The Grocery Supply Code of Practice came into force on 4 February 2010 through The Groceries (Supply Chain Practices) Market Investigation Order 2009 (GSCOP). The GSCOP Order requires "Designated Retailers" (which generate more than £1 billion of grocery sales in the UK and which are listed in the Order) to comply with the GSCOP in their contracts with grocery suppliers.

The GSCOP will be enforced through a body whose identity and powers will be determined following a consultation process that is led by the UK Department for Business, Innovation and Skills (BIS). This consultation is relevant to Designated Retailers and those businesses that supply Designated Retailers with grocery produce, either directly or through intermediaries. Trade associations and other non-Government organisations may also have an interest.

The consultation will run until 30th April 2010 and will cover the following areas:

  1. Who the body should be. The Competition Commission prefers an independent Ombudsman to assume the role of enforcement of the GSCOP and, if not accepted, the Office of Fair Trading should assume monitoring and enforcement of it.
  2. What the body should do. The Competition Commission has proposed a number of duties for this body, including:
    1. in relation to GSCOP breaches, receive complaints and investigate them where necessary
    2. in relation to disputes arising under the GSCOP, acting as an arbitrator between Designated Retailers and suppliers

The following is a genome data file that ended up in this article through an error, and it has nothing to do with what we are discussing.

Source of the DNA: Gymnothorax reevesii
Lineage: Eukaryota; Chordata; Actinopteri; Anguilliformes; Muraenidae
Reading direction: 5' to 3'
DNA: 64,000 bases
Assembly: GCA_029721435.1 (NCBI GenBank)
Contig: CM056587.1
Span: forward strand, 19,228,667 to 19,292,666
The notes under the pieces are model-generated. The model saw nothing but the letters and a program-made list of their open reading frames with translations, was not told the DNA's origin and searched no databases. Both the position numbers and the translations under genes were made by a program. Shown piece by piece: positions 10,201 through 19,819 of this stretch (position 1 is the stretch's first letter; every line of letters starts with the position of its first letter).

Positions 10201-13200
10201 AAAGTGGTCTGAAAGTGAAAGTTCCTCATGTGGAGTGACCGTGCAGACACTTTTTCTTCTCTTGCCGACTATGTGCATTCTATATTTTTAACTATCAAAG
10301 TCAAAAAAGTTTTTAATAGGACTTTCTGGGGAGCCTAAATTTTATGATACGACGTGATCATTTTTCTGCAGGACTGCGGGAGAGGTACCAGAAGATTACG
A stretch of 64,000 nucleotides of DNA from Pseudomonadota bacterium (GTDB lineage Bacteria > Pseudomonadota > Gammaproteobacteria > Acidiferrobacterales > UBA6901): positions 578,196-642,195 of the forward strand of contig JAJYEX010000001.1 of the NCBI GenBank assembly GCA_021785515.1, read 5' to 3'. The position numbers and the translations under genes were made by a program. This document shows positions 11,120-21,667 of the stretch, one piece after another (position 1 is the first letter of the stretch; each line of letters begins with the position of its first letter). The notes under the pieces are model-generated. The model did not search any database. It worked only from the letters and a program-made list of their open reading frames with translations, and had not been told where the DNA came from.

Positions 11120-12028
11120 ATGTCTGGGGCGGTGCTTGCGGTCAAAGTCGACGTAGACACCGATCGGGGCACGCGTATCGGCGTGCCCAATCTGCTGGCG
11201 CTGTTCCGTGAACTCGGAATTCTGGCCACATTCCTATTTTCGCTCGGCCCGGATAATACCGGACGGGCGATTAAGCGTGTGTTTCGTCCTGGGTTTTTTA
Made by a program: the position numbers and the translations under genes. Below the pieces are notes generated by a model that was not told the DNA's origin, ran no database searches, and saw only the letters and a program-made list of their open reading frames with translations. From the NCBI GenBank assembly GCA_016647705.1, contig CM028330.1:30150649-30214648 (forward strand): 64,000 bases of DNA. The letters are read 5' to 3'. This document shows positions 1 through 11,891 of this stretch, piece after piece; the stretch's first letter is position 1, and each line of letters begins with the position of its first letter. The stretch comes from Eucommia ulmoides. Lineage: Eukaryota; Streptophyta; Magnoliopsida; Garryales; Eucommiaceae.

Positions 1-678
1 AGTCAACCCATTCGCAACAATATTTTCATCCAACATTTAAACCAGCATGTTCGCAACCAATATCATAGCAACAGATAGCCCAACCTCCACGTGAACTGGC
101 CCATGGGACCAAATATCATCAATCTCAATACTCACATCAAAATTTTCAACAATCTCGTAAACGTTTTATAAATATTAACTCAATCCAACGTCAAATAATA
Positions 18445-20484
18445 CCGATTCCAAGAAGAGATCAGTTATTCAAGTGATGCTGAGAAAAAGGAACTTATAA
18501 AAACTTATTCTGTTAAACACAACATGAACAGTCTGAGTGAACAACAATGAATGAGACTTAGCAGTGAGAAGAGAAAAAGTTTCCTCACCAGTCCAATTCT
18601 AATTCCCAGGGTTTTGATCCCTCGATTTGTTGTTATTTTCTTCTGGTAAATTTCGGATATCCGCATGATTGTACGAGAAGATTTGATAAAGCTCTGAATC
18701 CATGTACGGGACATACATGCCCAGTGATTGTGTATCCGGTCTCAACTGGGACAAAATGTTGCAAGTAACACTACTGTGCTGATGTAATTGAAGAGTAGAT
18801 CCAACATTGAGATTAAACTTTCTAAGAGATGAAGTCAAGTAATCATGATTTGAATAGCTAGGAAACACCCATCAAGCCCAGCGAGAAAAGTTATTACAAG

3. advise and report publicly on the operation of the GSCOP and the enforcement scheme (including details of resolved disputes and investigations undertaken)
    4. preparing, leading consultation on and publishing guidance on the GSCOP
    5. recommending ways Designated Retailers can improve compliance with GSCOP as well as monitoring implementation of recommendations
  3. How GSCOP funding should be raised. The Competition Commission has estimated that £3 million will be needed each year to support the GSCOP and its enforcement.
  4. Penalties for breach of GSCOP. The BIS will consult on whether or not penalties for breach of the GSCOP should arise and, if so, the appropriate quantum and method for levying them on errant Designated Retailers.
  5. Who should be excluded from enforcement efforts. The BIS will consider whether to limit coverage of the body to smaller suppliers with little or no brand power or whether to ensure all suppliers are allowed access. BIS notes that as all suppliers are covered by GSCOP it would be difficult to justify an enforcement body which did not consider all cases no matter who the supplier.

Responses to this Consultation should be sent NO LATER THAN 30 APRIL 2010:

  • by email to or
  • by post to Steve Smith, Consumer and Competition Policy, Department for Business, Innovation and Skills, 1 Victoria Street, London, SW1H 0ET.

A Consultation document "Taking forward the establishment of a body to monitor and enforce compliance with the groceries supply code of practice (GSCOP)" is available to download.